Decisions
Buxton and Television New Zealand Ltd - 2009-017
2009-017

Complaint under section 8(1B)(b)(i) of the Broadcasting Act 1989Shortland Street – episode contained violent scenes – female character struck gang leader on the head with a hammer – later kicked him repeatedly as he was tied up on the ground – allegedly in breach of violence and programme classification standards Findings Standard 7 (programme classification) – violence was graphic and realistic – deserved higher classification – upheld Standard 10 (violence) – violence went beyond PGR classification – warning inadequate – broadcaster did not exercise sufficient care – upheld This headnote does not form part of the decision. Broadcast [1] An episode of Shortland Street was broadcast on TV2 at 7pm on Tuesday 20 January 2009. It began with a brief recap of violence that had taken place in the previous episode, continuing a long-running storyline concerning gang crime....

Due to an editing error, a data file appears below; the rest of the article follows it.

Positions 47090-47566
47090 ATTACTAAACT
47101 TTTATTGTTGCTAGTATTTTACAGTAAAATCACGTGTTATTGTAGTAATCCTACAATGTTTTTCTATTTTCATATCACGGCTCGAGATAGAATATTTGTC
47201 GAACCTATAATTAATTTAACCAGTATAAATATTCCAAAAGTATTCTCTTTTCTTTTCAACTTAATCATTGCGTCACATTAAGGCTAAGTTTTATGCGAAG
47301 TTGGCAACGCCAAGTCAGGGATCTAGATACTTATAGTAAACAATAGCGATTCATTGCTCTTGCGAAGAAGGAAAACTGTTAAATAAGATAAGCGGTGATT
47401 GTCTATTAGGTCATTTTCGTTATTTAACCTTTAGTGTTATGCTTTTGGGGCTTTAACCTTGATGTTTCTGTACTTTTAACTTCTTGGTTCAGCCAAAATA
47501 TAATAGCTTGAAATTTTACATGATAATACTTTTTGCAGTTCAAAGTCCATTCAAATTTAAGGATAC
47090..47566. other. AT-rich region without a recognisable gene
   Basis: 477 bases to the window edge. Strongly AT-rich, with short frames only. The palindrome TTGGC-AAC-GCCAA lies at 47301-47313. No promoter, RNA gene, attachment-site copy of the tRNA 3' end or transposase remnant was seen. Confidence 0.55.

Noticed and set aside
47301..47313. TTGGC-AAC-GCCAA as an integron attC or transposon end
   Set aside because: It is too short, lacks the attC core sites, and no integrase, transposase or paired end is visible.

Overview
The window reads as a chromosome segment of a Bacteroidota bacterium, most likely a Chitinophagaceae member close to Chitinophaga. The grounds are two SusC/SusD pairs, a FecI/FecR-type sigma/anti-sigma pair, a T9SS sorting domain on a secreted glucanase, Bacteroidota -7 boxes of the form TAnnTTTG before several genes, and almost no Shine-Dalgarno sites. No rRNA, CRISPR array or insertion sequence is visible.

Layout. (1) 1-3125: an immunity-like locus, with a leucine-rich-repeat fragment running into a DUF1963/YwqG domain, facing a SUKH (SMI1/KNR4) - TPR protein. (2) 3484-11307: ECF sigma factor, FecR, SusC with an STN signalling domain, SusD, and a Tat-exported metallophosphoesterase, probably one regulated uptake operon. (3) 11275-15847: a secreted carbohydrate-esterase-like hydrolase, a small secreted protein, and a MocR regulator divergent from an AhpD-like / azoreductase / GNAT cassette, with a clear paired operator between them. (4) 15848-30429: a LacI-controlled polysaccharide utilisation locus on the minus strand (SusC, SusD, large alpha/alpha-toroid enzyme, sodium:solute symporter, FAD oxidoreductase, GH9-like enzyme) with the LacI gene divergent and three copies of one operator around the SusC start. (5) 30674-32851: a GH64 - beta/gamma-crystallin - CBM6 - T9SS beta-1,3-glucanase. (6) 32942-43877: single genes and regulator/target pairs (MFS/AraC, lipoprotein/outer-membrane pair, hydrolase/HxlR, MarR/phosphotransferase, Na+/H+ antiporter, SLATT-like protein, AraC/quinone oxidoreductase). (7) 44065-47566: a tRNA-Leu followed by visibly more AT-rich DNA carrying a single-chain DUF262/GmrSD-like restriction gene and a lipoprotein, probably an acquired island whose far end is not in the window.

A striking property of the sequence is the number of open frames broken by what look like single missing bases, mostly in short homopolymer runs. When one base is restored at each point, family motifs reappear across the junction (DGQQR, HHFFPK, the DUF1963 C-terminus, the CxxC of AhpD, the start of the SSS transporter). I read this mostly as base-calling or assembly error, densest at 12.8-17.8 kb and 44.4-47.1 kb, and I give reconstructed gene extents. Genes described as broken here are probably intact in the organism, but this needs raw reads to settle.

Decisions
Gillanders and Television New Zealand Ltd - 1996-058
1996-058

BEFORE THE BROADCASTING STANDARDS AUTHORITY Decision No: 1996-058 Dated the 20th day of June 1996 IN THE MATTER of the Broadcasting Act 1989 AND IN THE MATTER of a complaint by ANN GILLANDERS of Auckland Broadcaster TELEVISION NEW ZEALAND LIMITED J M Potter Chairperson L M Loates R McLeod A Martin...

Decisions
Holding and Television New Zealand Ltd - 2018-019 (24 May 2018)
2018-019